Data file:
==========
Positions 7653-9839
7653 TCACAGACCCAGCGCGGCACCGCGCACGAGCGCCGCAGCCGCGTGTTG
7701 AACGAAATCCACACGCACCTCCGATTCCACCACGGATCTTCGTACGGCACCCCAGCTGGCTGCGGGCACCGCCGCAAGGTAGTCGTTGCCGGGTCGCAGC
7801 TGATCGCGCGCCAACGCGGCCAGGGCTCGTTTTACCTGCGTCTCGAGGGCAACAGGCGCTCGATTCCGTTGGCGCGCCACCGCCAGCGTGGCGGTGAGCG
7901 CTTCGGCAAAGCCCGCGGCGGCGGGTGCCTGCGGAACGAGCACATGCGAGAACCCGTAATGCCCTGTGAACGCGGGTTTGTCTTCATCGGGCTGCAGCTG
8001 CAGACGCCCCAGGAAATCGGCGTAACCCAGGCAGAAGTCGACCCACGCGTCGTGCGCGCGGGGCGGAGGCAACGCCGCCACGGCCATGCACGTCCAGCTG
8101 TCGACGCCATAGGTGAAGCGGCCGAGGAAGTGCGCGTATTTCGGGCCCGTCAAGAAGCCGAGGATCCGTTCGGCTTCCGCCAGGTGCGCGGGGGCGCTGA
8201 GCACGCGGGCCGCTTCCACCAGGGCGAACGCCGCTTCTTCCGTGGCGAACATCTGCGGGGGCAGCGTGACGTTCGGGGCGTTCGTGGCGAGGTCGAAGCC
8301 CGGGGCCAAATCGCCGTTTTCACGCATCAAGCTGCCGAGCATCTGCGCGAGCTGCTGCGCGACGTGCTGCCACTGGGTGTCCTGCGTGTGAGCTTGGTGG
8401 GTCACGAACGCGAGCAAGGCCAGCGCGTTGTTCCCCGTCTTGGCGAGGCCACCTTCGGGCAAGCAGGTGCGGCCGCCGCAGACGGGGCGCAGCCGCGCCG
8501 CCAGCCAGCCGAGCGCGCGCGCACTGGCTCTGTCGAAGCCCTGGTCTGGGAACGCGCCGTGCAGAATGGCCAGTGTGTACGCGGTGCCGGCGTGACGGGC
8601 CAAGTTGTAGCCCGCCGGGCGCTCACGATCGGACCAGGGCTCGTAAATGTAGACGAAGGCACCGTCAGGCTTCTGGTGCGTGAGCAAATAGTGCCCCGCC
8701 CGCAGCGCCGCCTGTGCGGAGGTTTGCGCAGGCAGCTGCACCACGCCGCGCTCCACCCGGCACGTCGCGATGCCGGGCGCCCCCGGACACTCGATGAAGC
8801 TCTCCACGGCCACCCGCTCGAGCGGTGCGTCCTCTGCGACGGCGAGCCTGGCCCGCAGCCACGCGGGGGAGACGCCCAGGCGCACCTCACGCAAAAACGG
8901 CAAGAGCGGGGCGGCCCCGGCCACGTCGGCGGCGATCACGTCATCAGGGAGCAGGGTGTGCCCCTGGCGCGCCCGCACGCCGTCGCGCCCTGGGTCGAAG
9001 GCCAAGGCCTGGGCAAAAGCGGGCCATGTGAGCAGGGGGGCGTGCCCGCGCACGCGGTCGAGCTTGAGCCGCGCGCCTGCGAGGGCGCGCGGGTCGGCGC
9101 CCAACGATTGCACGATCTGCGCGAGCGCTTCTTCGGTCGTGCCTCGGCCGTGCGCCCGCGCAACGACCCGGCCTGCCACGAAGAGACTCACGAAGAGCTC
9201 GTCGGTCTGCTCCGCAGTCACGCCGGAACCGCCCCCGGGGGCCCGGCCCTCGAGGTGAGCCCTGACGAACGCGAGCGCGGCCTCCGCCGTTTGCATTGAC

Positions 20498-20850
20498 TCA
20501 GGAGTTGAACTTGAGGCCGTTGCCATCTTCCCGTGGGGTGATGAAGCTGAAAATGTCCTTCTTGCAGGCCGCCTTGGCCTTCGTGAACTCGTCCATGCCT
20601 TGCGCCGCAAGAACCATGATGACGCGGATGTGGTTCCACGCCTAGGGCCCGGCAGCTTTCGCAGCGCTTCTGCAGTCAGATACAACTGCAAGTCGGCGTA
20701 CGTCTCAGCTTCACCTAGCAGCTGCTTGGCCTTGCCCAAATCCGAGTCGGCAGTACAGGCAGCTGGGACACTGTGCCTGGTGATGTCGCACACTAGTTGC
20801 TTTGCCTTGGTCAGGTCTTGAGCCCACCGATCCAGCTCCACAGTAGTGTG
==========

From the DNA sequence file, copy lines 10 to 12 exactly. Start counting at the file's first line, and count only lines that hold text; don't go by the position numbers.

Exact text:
8401 GTCACGAACGCGAGCAAGGCCAGCGCGTTGTTCCCCGTCTTGGCGAGGCCACCTTCGGGCAAGCAGGTGCGGCCGCCGCAGACGGGGCGCAGCCGCGCCG
8501 CCAGCCAGCCGAGCGCGCGCGCACTGGCTCTGTCGAAGCCCTGGTCTGGGAACGCGCCGTGCAGAATGGCCAGTGTGTACGCGGTGCCGGCGTGACGGGC
8601 CAAGTTGTAGCCCGCCGGGCGCTCACGATCGGACCAGGGCTCGTAAATGTAGACGAAGGCACCGTCAGGCTTCTGGTGCGTGAGCAAATAGTGCCCCGCC